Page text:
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3News' Monica Robins tackles your toughest COVID-19 vaccination questions

We know so many of you have a lot of questions regarding the COVID-19 vaccine. Our Senior Health Correspondent Monica Robins continues to answer them.

CLEVELAND — We're going to keep answering your COVID-19 vaccine questions until our mailbox is empty. Here's what you had for us on Tuesday:

Question: What is the progress on vaccination for kids?

Currently the Pfizer vaccine is approved for kids 16 and up and Moderna is 18 and up.  Pfizer has enrolled more than 22 hundred 12 to 15 year olds for it's next trial, but Moderna is still enrolling in its trial.  It could take a few more months before we have preliminary results, so we'll have to wait and see if kids can be vaccinated by next school year.   

Question: What about pregnant women? Should they get the vaccine?

There's some controversy around this. CDC says the vaccine should be offered to pregnant women but stopped short of recommending it because there is still very little research. We know pregnant women are at higher risk of developing severe disease from COVID, but whether they should get the vaccine during or after pregnancy is still being studied.  Today the World Health Organization recommended against giving pregnant women the Moderna vaccine, unless the woman is at high risk, for example a health care worker.  This is a subject that women need to discuss with their doctors to determine what's best for them.

Question: Do you need to wait to get other vaccines, like a pneumonia shot, around the time of your COVID vaccine?

Right now health officials say you need to wait at least fourteen days if you receive another vaccine before your COVID vaccine.  So if you get your pneumonia shot, flu shot or another vaccine today, you can't get your COVID vaccine for fourteen days.  If you get your appointment call before then, it's very important that you tell the vaccine provider if you've recently received something else.  We want your immune system operating at top speed when you get the COVID vaccine so you get the full effectiveness of protection.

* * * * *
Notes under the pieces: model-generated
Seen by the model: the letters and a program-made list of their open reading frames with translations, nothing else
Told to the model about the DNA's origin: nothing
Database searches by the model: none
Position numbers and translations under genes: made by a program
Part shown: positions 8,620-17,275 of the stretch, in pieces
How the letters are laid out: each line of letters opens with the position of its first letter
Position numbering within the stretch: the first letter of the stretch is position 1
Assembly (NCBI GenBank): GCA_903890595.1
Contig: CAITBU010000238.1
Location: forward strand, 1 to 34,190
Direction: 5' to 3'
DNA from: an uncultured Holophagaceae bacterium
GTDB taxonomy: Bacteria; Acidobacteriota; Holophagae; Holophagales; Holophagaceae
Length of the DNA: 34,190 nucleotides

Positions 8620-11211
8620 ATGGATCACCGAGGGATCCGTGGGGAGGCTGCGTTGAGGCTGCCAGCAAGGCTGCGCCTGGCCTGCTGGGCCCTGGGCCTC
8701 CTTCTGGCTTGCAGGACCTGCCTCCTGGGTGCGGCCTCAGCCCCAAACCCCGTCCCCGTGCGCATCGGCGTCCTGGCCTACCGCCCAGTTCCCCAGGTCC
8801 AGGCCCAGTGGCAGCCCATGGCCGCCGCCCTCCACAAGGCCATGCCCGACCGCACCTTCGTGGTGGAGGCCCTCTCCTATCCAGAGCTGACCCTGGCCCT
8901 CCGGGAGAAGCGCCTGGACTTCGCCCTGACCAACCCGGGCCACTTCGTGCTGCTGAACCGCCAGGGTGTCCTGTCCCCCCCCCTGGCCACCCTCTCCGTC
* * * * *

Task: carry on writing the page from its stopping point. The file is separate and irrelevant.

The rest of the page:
Question: I've heard the vaccine kind of hurts. Is it OK to take an over the counter pain reliever like tylenol or ibuprofen before getting the vaccine?

The CDC recommends not taking anything before getting the vaccine, but if you're in pain you can take it afterward.  Also, if your doctor prescribes you an aspirin or other medication, make sure you talk to them before getting your covid vaccine to see if its necessary to limit your dose or not.  

Also, for those who do not have internet service and need to register to get a vaccine, we have an update to our phone list.  If you're a University Hospitals patient, you can now call 216-844-3339. Choose option two and leave your contact info.

RELATED: 3 ways you can pre-register for a COVID-19 vaccine appointment at University Hospitals

Cleveland Clinic patients can call 216-444-2538. If you don't use those systems, you can try calling United Way's 211 helpline or the Western Reserve Area Agency on Aging at 844-304-0004. They can help with registration and in some cases transportation to your appointment.  Again, these numbers are only for those who do not have internet access. Everyone else should sign up online, and you can go to our vaccine resource guide for a list of locations.   

More resources and coverage of the COVID-19 vaccine: